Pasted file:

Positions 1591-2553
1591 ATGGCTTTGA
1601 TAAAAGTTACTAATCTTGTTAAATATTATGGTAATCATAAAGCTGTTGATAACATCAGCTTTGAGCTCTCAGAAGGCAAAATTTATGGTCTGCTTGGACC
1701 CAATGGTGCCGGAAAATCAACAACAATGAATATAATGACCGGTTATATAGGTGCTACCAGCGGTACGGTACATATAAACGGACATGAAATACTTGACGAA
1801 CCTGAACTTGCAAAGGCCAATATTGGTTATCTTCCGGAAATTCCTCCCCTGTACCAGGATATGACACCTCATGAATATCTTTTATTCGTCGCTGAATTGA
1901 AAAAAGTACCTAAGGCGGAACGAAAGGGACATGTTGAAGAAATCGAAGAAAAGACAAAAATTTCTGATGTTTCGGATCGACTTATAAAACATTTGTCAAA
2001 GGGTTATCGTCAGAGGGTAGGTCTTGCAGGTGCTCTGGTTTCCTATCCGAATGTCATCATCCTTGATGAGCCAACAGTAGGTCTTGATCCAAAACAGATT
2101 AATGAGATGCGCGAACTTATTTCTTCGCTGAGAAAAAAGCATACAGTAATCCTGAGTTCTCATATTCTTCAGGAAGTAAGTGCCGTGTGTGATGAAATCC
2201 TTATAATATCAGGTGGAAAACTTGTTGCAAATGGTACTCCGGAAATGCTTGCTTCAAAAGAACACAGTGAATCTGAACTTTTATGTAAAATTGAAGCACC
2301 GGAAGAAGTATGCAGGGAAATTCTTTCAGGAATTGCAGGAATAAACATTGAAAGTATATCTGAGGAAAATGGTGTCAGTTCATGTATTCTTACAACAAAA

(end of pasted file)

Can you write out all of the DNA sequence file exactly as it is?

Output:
Positions 1591-2553
1591 ATGGCTTTGA
1601 TAAAAGTTACTAATCTTGTTAAATATTATGGTAATCATAAAGCTGTTGATAACATCAGCTTTGAGCTCTCAGAAGGCAAAATTTATGGTCTGCTTGGACC
1701 CAATGGTGCCGGAAAATCAACAACAATGAATATAATGACCGGTTATATAGGTGCTACCAGCGGTACGGTACATATAAACGGACATGAAATACTTGACGAA
1801 CCTGAACTTGCAAAGGCCAATATTGGTTATCTTCCGGAAATTCCTCCCCTGTACCAGGATATGACACCTCATGAATATCTTTTATTCGTCGCTGAATTGA
1901 AAAAAGTACCTAAGGCGGAACGAAAGGGACATGTTGAAGAAATCGAAGAAAAGACAAAAATTTCTGATGTTTCGGATCGACTTATAAAACATTTGTCAAA
2001 GGGTTATCGTCAGAGGGTAGGTCTTGCAGGTGCTCTGGTTTCCTATCCGAATGTCATCATCCTTGATGAGCCAACAGTAGGTCTTGATCCAAAACAGATT
2101 AATGAGATGCGCGAACTTATTTCTTCGCTGAGAAAAAAGCATACAGTAATCCTGAGTTCTCATATTCTTCAGGAAGTAAGTGCCGTGTGTGATGAAATCC
2201 TTATAATATCAGGTGGAAAACTTGTTGCAAATGGTACTCCGGAAATGCTTGCTTCAAAAGAACACAGTGAATCTGAACTTTTATGTAAAATTGAAGCACC
2301 GGAAGAAGTATGCAGGGAAATTCTTTCAGGAATTGCAGGAATAAACATTGAAAGTATATCTGAGGAAAATGGTGTCAGTTCATGTATTCTTACAACAAAA